Putting Art Before the Cart

Tuesday was the 75th anniversary of Theodor Geisel’s (Dr. Seuss) first book, And to Think That I Saw It on Mulberry Street. The book tells the tale of a little boy walking home from school and trying to think of something he can tell his father. But, he’s facing a bit of a dilemma: all he’s seen on the walk is a cart and horse, far from impressive. As the walk goes on, the boy begins to imagine crazier and crazier stories to tell his dad. In the end, the truth wins out and he tells his dad he’s seen a cart and horse. 

It’s sad for a children’s story and has a lot more depth than you’d think. Is it a story about growing up and facing reality? Is it about the boy’s struggle to please his father even if it means killing his creativity? Is it simply a story about telling the truth?

“All of Dr. Seuss’ stories are brilliant in their simplicity. None of his stories tell you what to think, they let you draw your own conclusions. That’s why they’re so popular – everyone can relate to them,” says Dea Goldsmith, Echo-Factory Creative Director.

Most creatives feel like Dea. For us, that story represents everything that art should be – simple, original, memorable and open to interpretation. It’s the kind of work we stay up nights trying to create.

“In advertising, we’re constantly looking for those simple connections. For every project we work on, I force myself to take a step back and think what’s the simplest way to solve this problem? More often than not, it’s the simple solutions that are the most poignant,” says Dea.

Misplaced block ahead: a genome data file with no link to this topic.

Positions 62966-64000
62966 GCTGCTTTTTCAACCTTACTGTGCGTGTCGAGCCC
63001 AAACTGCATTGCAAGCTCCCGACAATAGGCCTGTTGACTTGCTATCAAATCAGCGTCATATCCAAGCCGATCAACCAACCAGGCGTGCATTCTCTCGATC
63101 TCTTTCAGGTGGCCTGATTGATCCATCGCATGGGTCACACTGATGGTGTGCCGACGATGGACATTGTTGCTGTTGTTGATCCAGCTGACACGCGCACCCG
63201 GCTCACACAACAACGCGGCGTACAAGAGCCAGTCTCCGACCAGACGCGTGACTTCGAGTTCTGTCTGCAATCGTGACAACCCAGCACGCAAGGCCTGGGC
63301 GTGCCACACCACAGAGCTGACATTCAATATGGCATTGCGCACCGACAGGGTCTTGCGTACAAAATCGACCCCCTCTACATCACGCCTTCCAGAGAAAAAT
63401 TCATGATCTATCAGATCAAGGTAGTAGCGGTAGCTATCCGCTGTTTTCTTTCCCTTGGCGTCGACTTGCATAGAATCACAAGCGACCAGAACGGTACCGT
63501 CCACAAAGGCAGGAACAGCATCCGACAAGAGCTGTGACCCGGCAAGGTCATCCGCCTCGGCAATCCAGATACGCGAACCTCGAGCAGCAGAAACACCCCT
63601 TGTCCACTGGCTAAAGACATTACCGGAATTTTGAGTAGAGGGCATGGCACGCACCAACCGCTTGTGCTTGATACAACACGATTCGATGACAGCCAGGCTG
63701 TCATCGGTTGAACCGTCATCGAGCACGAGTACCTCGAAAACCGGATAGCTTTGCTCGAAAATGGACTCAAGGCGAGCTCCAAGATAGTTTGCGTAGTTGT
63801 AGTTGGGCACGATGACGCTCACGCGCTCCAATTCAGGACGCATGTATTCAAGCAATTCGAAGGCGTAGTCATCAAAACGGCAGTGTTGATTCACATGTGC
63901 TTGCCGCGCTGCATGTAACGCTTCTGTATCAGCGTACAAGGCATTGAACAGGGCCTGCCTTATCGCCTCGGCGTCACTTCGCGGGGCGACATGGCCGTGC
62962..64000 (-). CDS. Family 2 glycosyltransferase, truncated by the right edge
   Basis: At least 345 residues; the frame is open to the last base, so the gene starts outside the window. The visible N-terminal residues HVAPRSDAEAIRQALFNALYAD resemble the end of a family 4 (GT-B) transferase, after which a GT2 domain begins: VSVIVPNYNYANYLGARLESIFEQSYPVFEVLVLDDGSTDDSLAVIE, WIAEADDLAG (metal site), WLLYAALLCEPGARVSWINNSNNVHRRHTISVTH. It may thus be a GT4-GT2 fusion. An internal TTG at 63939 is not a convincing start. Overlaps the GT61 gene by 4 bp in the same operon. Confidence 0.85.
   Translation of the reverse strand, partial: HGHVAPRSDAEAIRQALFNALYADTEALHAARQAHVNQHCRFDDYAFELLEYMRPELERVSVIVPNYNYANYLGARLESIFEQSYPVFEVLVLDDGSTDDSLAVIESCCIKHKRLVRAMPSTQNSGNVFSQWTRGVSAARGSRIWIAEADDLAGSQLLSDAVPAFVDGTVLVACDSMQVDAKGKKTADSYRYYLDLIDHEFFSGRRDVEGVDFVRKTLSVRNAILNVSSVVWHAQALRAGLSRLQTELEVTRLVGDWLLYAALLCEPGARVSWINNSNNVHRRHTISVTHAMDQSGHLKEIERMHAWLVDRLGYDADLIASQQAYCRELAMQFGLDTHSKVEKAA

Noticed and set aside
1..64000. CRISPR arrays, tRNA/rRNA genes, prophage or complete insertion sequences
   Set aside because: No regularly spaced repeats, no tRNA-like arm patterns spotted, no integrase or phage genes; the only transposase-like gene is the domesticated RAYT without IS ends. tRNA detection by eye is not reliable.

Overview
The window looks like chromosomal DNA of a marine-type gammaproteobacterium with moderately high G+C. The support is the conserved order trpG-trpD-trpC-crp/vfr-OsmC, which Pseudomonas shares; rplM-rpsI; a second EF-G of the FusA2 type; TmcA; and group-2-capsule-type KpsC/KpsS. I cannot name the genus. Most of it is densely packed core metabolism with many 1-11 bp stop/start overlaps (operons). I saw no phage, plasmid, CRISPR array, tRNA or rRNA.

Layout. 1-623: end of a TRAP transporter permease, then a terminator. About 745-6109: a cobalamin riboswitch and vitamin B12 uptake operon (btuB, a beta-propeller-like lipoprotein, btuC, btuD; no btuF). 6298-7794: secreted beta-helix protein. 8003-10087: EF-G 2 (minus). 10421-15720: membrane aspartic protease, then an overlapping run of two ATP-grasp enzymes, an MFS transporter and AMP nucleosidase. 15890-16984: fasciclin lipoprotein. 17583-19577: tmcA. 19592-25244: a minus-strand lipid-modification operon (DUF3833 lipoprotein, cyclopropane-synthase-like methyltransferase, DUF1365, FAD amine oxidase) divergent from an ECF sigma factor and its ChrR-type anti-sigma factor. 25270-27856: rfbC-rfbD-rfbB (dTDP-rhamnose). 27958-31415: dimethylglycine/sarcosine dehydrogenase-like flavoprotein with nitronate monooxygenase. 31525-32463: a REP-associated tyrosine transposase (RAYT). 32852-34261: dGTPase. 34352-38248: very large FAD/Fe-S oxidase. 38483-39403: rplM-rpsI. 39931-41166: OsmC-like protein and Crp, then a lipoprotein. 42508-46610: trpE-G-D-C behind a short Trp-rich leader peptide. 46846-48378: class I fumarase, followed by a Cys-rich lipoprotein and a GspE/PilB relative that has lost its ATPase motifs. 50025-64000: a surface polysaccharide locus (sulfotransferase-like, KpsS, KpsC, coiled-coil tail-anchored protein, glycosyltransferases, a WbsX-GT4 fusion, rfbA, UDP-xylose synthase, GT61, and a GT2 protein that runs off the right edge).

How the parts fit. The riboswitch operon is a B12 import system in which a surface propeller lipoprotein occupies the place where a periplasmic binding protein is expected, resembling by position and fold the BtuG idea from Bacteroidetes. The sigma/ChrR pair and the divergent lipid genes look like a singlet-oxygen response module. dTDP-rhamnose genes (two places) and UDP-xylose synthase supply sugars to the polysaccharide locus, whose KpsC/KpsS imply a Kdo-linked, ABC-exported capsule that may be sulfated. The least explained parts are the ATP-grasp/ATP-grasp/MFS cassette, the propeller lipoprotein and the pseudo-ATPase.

Seuss also had the courage to trust his audience, something we ask clients and ourselves to do more of every day. As Dea puts it, the best art (and ads) are the ones that allow audience members to find their own insight instead of beating them over the head with a theme or message.

But, perhaps the biggest reason we love Dr. Seuss is because he gives us hope. According to a story on NPR, Dr. Seuss almost never was. After Mulberry Street was rejected 27 times, Geisel had given up on the book. Then, he ran into a friend who also happened to be a children’s book editor at a publishing house. He published the book in 1937, giving Geisel the jumpstart he needed to become Dr. Seuss.

So, from all of us at Echo-Factory, we say thank you to Dr. Seuss for all his inspiration, past, present and future.